Viewing the King James Version. Click to switch to 1611 King James Version of John 21:15.
- King James Bible "Authorized Version", Cambridge Edition
21:15 Simon, son of Jonah - The appellation Christ had given him, when be made that glorious confession, #Matt 16:16|, the remembrance of which might make him more deeply sensible of his late denial of him whom he had so confessed. Lovest thou me? - Thrice our Lord asks him, who had denied him thrice: more than these - Thy fellow disciples do? - Peter thought so once, #Matt 26:33|, but he now answers only - I love thee, without adding more than these. Thou knowest - He had now learnt by sad experience that Jesus knew his heart. My lambs - The weakest and tenderest of the flock.
Joh 21:15 Simon, [son] of Jonas, lovest thou me more than these? At the close of the feast, the Lord turned to Peter with this question, one that he repeated twice. On the night of the betrayal, when Christ intimated that his disciples would forsake him in the trial he was about to suffer, Peter spoke up and asserted that though all others forsook him he would never forsake him. What Christ had said might be true of the rest, but he was so loving, faithful and true, that he would die for him. Yet before the cock crow of the next morning he had thrice denied that he knew Jesus, even with his oaths. Such was the collapse of the confident disciple who "loved the Master better than these" other disciples. Since that fall, Christ had met with Peter among the rest of the disciples, but had not referred to this subject, but now has come the time for a restoration of Peter. Hence, he probes him with the question, Lovest thou me more than these? That question would at once recall to Peter his boastful claim, his awful fall, and would pierce him to the heart. He no longer claims that he is the truest of the apostolic band, does not even affirm confidently, but answers, "Thou knowest my heart; thou knowest that I love thee". Then said the Savior, "Feed my lambs".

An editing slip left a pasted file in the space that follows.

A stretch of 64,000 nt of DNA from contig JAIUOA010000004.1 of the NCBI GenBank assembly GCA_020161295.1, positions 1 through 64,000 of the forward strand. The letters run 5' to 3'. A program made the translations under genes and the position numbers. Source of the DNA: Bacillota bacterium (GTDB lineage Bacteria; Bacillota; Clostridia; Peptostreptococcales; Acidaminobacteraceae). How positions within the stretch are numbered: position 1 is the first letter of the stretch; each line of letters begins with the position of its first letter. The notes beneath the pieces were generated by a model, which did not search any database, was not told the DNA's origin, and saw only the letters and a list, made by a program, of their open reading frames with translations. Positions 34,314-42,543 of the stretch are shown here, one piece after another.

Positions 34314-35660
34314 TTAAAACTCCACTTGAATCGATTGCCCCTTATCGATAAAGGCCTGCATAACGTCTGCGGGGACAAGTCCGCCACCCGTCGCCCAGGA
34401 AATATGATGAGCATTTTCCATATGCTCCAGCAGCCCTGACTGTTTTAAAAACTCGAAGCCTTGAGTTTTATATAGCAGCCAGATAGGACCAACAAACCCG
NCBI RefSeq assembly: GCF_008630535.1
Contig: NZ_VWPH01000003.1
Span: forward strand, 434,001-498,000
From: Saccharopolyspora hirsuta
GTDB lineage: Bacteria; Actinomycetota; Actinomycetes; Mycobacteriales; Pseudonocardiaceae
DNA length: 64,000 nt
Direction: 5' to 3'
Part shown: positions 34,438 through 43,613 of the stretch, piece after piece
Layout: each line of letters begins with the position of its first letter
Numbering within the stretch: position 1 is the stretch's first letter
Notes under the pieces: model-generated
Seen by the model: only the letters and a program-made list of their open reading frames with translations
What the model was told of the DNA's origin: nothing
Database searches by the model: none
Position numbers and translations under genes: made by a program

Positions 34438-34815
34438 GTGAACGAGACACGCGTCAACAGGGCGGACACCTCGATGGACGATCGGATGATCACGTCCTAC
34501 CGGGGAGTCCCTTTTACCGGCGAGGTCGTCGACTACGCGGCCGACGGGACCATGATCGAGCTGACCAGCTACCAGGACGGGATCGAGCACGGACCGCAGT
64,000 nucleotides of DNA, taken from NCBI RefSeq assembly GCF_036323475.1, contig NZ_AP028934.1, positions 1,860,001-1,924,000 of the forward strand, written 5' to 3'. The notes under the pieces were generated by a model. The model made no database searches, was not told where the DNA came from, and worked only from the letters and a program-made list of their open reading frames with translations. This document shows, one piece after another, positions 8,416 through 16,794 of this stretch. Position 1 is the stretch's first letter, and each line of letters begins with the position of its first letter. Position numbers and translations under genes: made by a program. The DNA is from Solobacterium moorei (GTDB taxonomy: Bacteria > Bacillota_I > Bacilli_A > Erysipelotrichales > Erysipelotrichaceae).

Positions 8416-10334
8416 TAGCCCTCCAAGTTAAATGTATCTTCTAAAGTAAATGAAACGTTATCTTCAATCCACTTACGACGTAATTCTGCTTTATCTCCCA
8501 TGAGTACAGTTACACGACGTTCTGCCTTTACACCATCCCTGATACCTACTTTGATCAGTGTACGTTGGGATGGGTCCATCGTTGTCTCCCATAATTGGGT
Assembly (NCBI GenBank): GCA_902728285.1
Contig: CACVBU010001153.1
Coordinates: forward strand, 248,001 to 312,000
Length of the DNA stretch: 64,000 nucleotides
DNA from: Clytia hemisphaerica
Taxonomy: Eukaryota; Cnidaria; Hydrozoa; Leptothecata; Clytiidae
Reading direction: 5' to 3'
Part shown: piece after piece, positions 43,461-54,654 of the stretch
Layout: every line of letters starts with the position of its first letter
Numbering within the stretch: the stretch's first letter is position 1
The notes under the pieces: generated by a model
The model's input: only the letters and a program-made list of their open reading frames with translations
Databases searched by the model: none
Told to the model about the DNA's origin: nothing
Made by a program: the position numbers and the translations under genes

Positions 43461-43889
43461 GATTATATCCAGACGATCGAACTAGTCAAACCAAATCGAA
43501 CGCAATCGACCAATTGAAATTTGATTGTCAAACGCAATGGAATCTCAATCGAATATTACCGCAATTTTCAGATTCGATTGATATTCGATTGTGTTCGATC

John's comment on 2014-01-30 16:13:56:
Did the "more than these" verse follow the draught of fishes? Peter was a fisherman ... perhaps Jesus when he said "do you love me more than these?" might have meant "do you love me more than these fishes that you have just hauled in?". Peter was to be a fisher of men - so Jesus told him "feed my lambs", his new life work. I don't know Greek, and I could be wrong, but at least the verse does help me to remember my calling as a Christian.
Daryl's comment on 2012-07-26 18:54:50:
Peter was commissioned by Christ to feed His Lambs. This is what the Lord shared with me. The Lambs are the immediate followers of Christ (Apostles). The sheep are the Jews first and the Gentiles Second. John the Baptist said of Christ behold the Lamb of God that taketh away the sin of the world. God has his lamb Christ for sin. Christ has His lambs for the establishing of the church. Reading threw John 21 Christ signified of the death of the Apostles. All of the Apostles were martyred for the Church. The first set of sheep are the Jews for the Gospel goes to the Jews first then to the Gentiles. This is revealed in the book of Acts.
Timothy Wayne George's comment on 2012-04-13 00:00:53:
This verse makes us all ponder the question that Jesus ask Peter" Lovest thou me more than these?" Peter had boasted though all men will forsake thee, I will never forsake thee, but he failed. All of our failures can be traced to this question about love for the Lord more than these. As Peter answered thou know that I love thee because only the Lord knows our heart. We must search our heart daily, and make sure that nothing comes between our love for the Lord. Just as Jesus restores Peter, then he restores us when we confess our love for him more than these.
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